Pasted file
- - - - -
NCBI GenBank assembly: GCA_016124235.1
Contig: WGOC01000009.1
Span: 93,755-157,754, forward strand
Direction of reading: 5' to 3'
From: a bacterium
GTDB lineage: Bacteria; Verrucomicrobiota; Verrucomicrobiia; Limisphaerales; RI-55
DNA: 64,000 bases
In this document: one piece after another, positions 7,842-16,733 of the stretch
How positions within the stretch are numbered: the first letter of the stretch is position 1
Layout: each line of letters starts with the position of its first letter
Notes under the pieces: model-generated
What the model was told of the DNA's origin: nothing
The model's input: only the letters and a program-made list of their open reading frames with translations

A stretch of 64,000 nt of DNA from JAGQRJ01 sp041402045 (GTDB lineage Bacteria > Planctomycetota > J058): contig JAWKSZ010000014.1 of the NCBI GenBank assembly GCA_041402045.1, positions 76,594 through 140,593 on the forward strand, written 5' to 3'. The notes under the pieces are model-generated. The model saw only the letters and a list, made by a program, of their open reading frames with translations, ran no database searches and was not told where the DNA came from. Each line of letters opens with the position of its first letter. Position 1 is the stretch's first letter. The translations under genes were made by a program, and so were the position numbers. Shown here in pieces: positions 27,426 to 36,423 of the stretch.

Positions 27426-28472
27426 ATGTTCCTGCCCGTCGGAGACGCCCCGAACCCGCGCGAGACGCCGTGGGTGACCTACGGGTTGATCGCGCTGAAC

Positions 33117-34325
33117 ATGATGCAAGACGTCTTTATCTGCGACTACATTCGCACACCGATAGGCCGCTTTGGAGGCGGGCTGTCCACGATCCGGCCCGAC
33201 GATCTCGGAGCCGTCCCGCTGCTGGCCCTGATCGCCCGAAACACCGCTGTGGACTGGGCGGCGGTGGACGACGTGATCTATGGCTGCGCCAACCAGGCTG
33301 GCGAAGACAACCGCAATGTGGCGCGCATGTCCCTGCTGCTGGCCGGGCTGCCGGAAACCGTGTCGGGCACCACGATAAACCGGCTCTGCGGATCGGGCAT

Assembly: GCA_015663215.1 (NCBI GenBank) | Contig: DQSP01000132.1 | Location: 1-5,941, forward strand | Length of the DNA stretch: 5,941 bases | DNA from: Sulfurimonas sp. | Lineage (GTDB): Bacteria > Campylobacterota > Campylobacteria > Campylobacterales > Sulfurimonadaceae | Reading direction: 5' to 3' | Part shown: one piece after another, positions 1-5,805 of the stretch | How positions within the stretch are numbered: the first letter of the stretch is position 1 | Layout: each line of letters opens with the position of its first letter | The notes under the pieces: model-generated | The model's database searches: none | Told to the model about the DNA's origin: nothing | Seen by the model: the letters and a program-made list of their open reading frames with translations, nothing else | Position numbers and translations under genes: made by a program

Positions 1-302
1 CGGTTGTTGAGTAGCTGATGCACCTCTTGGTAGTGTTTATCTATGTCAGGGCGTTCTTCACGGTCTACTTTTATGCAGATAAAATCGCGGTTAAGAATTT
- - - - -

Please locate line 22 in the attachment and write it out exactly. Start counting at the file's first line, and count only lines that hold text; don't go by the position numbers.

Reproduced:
Positions 1-302